Wine should never be cheap

business of wine

Wine should never be cheap

I recently made a post on Twitter:

What I have learned from my travels: wine should never be cheap

Although it has picked up more than 130 likes, it also caused some controversy. One well known American critic replied, ‘Completely f***ing wrong.’ I was a little surprised by this.

But I think it’s in response to a misunderstanding. I’m all for wines that offer value for money and I think that’s one of the most useful things I can do: taste lots of inexpensive wines and recommend the good ones to my readers.

My point was quite different, though. While the cussing critic may have thought I was referring to wines in the $15 range, I am talking about wines that sell ex cellars for below, say, one euro. There are a lot of wines like these. They fill up the shelves of of supermarkets and discounters throughout Europe. I regularly look at the wine aisles, and I can tell you that there are lots of wines retailing in the UK at £5 or below, and with duty, tax and retailer margin, no producer is making any money from these bottles.

It sounds good for the consumer, being able to drink cheaply. But it’s actually not: those prices are unsustainable, and reflect a market where there’s too much supply and not enough demand. Farmers can’t farm properly to hit those price points. The race to the bottom in terms of price points sucks life out of the wine category. It also sucks out all the profit.

This problem isn’t unique to wine: other agricultural categories are also drawn into unprofitability by too-low prices, especially when they are trapped with limited routes to market.

We argue for truly sustainable farming practices, but someone has to pay for it. Really cheap wine isn’t good for anyone.

4 Comments on Wine should never be cheap
wine journalist and flavour obsessive

4 thoughts on “Wine should never be cheap

  1. ‘….American critic replied, ‘Completely f***ing wrong.’’
    If most of us are drinking to get drunk, this ‘American critic’ is completely f***ing right!

  2. Thanks Jamie for a thought provoking and important message. I totally agree. The bottom end of the wine market includes ‘externalised costs’- like costs of polluted water and long term soil destruction. Wine is for pleasure, polluting a community’s water for something that is not a necessity is truly wrong. Wine lovers are responsible for their choices and the implications for the community it comes from but most wine drinkers have never considered this aspect.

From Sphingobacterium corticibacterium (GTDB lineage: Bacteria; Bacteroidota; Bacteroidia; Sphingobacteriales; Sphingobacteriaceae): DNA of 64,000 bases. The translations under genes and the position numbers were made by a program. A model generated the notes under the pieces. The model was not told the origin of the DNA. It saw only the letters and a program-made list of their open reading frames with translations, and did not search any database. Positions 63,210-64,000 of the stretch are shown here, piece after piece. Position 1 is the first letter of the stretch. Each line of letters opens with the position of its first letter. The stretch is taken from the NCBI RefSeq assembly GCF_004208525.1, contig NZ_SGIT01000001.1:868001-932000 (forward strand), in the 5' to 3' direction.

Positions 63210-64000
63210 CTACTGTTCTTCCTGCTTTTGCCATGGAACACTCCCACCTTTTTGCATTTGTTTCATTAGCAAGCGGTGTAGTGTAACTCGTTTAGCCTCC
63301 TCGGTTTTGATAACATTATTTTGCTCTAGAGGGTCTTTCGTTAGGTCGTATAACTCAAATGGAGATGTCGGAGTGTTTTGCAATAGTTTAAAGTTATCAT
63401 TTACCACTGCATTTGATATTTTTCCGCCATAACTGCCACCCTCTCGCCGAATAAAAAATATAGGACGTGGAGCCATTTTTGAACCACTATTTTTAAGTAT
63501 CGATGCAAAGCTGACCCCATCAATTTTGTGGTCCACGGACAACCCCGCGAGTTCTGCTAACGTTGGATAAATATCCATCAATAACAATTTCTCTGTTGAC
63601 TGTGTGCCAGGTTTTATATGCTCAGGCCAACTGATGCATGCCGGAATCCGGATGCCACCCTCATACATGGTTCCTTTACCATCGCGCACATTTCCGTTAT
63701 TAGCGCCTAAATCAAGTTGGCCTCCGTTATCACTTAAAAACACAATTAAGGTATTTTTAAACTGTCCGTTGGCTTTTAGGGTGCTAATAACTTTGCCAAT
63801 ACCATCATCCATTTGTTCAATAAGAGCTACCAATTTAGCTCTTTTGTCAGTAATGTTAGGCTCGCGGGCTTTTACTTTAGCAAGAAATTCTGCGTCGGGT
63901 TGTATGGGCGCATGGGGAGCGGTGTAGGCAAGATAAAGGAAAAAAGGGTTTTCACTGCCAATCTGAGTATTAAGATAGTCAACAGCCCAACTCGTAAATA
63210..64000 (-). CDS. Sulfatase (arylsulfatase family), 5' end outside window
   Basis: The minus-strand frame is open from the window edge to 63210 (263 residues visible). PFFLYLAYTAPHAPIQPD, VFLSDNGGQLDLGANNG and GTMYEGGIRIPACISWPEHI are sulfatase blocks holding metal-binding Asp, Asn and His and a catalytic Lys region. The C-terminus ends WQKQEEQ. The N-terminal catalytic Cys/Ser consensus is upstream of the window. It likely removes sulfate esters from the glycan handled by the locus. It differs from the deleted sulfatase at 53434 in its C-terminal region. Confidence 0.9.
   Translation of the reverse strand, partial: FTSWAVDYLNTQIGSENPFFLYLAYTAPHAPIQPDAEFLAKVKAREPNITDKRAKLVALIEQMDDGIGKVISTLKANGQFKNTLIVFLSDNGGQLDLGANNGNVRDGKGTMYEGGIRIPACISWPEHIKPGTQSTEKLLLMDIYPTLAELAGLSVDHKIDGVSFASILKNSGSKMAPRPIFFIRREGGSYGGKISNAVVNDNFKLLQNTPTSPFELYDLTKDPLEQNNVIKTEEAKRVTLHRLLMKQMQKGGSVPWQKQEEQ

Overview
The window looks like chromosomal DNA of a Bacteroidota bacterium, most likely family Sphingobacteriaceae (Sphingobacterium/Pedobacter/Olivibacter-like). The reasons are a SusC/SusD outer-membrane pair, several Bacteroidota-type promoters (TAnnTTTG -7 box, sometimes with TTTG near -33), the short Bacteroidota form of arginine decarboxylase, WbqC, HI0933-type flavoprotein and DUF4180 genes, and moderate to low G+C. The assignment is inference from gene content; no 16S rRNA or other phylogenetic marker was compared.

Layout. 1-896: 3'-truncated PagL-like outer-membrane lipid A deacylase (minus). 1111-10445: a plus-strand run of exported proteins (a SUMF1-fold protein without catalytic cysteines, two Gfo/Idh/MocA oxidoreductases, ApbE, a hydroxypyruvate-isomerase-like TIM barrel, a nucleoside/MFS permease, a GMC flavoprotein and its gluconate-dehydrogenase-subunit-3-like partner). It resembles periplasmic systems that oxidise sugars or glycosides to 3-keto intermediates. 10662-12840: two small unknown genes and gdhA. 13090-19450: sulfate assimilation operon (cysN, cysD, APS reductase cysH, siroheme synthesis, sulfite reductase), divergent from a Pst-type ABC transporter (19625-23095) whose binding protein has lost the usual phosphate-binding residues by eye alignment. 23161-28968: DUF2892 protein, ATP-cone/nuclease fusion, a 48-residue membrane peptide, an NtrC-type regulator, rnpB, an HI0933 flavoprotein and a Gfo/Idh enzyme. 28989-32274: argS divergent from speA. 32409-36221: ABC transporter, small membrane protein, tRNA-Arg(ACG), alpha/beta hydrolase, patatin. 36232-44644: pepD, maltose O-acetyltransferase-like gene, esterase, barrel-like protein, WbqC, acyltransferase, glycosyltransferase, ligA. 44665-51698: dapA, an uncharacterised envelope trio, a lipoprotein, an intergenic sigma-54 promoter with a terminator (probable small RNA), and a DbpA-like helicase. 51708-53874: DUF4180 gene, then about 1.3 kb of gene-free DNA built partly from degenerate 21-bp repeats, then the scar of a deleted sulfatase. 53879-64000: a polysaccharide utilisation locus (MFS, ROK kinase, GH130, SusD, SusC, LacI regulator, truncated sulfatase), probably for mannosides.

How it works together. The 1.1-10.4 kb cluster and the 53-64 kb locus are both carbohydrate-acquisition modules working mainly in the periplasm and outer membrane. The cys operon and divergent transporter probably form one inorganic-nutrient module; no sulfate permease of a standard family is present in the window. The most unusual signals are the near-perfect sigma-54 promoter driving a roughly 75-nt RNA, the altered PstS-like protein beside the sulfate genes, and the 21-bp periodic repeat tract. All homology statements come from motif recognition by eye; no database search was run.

3. It’s a market economy; the market decides.

    If the cheap wine on sale now is unsustainable then the producer will go out of business. If the producer of the cheap wine raised prices to a sustainable level then presumably the wine would go unsold and the producer would be no better off and would go out of business.

    As you say, there is over supply. The EU used to (does it still) deal with that by buying at ‘intervention’ prices and distilling unwanted wine or turning it into vinegar. So a lot of over-producing grapes were farmed, making dull watery wines with the intention of being sold to the EU.

    South Africa gave regulatory powers to KWV to limit where and what could be planted in order to prevent over-production.

    The upside of the current situation is that these really cheap wines may be introducing new people to wine and making wine drinking commonplace and when prices go up they will go along with it.

    A provocative Twitter post that got a response, but not a concern of mine.

  4. “The EU used to (does it still) deal with that by buying at ‘intervention’ prices and distilling unwanted wine or turning it into vinegar.”

    This would be interesting to find out more about. I’ve heard this practice discussed many times but never seen or heard of any examples of this happening at a winery. I suppose it wouldn’t be the first story to tell a visitor…

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